What economists do? topic

Usually a person is not qualified to use the name “economist” without a graduate degree in economics. By this definition, there are about 100 000 economists in the US.

About half of them are academic economists, who engage in teaching, writing and doing research in colleges and universities. They also write textbooks and journal articles, develop and test new theoretical models, provide consulting services to governments and businesses, and engage in a variety of other professional activities. The other half of the profession works for business or government. Business economists forecast sales and costs, help firms anticipate (or try to influence) government policy. Some business economists work for private lobbying organizations, helping them prepare their arguments to try to affect tax laws, regulations, etc. which are important to particular kinds of Industries.Government economists also perform a variety of useful tasks. Often the government economist wears a second hat as a policy analyst. Economists forecast tax revenues and Interest rates, analyze who gains and who loses from particular changes, monitor prices, compute total output and perform other useful tasks in the public sector.In the broader sense, economists study the ways in which people deal with the problems of

Market Economy.

The notion of a “free market” where all economic decisions regarding transfers of money, goods, and services take place on a voluntary basis, free of coercive influence, is commonly considered to be an essential characteristic of capitalism. 

A legal system that grants and protects property rights provides property owners the entitlement to sell their property in accordance with their own valuation of that property; if there are no willing buyers at their offered price they have the freedom to retain it. According to standard capitalist theory, as explained by Adam Smith, when individuals make a trade they value what they are purchasing more than they value what they are giving in exchange for a commodity. If were not the case this, then they would not make the trade but retain ownership of the more valuable commodity. This notion underlies the concept of mutually-beneficial trade where it is held that both sides tend to benefit by an exchange.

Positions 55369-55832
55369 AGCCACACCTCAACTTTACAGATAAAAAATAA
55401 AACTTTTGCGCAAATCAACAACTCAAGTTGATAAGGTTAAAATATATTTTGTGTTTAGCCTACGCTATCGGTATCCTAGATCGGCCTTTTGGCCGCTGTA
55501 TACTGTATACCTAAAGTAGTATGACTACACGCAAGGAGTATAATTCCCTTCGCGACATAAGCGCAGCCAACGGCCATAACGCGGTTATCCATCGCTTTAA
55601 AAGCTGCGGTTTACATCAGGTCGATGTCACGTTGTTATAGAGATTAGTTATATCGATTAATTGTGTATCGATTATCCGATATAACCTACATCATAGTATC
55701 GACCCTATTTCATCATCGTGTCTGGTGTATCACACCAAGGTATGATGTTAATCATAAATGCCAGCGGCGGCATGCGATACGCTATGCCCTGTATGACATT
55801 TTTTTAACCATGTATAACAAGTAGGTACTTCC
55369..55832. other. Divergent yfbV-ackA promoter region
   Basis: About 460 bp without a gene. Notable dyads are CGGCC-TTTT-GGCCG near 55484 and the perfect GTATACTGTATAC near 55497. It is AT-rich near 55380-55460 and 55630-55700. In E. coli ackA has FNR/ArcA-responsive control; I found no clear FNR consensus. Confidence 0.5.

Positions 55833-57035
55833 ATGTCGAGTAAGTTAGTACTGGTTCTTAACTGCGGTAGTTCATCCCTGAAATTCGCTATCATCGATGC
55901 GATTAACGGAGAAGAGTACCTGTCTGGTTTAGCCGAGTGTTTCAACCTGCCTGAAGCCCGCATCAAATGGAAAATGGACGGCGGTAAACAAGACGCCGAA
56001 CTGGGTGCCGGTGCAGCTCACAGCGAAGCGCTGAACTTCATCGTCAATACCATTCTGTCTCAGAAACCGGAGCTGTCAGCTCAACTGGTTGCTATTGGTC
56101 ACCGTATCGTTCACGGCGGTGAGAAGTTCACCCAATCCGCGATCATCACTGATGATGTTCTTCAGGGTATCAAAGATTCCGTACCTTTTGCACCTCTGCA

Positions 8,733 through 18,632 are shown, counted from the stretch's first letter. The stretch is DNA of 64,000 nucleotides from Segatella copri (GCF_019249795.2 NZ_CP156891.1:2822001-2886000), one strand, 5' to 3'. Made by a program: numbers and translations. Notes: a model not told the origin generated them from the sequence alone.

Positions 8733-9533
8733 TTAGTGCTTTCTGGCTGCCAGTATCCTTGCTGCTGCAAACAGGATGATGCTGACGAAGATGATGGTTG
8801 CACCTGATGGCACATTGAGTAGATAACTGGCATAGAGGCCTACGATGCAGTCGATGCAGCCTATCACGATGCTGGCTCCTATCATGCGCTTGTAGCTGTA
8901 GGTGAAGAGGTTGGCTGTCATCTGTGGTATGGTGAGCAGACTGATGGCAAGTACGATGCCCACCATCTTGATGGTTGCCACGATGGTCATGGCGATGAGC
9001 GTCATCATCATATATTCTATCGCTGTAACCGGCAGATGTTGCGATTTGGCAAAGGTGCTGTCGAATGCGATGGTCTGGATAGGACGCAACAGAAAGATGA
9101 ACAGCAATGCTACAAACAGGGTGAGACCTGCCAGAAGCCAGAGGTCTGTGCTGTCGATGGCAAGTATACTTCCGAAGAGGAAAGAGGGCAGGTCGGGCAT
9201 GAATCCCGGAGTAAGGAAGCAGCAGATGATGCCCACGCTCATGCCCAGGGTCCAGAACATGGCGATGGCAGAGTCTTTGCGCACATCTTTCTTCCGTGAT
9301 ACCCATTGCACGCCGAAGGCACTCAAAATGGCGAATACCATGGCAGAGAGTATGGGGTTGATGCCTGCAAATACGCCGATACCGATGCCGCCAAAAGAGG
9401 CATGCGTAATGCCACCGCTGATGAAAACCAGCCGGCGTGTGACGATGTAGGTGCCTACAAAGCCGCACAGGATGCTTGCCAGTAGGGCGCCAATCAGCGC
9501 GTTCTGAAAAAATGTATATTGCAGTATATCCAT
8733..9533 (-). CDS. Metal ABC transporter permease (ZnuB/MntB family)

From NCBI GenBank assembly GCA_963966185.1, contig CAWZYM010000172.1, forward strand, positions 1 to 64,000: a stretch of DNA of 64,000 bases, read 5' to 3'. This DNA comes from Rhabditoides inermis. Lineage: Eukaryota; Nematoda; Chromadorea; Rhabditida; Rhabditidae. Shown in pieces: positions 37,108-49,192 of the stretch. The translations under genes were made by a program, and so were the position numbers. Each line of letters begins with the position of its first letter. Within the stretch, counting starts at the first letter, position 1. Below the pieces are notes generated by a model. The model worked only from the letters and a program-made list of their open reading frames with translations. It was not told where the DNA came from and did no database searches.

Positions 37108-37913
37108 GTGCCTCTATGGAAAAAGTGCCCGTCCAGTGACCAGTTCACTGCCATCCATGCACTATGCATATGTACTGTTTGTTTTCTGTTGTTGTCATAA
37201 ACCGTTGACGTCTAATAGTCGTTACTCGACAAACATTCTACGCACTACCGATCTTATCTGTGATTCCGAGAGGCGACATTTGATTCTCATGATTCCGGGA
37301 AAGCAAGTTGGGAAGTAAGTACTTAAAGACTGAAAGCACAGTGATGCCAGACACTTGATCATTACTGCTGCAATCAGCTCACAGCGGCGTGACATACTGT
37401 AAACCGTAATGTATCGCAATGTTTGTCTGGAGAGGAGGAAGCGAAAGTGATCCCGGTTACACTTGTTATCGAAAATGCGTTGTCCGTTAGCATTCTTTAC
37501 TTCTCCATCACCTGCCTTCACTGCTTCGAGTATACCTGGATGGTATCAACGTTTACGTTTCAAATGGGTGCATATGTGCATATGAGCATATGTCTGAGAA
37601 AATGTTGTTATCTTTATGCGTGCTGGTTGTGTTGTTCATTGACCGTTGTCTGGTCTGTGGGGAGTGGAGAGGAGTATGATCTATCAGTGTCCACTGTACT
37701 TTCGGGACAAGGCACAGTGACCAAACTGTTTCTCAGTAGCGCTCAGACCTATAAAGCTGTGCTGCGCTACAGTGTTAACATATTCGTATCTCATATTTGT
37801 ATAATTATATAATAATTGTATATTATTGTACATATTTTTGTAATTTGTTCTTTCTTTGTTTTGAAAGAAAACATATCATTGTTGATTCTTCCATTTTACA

The prices buyers are willing to pay for a commodity and the prices at which sellers are willing to part with that commodity are directly influenced by supply and demand (as well as the quantity to be traded). In abstract terms, the price is thus defined as the equilibrium point of the demand and the supply curves, which represent the prices at which buyers would buy (and sellers sell) certain quantities of the good in question. 

 A market failure is a case in which a market fails to efficiently provide or allocate goods and services (for example, a failure to allocate goods in ways some see as socially or morally preferable).. Another critique is that free markets usually fail to deal with the problem of externalities, where an action by an agent positively or negatively affects another agent without any compensation taking place. 

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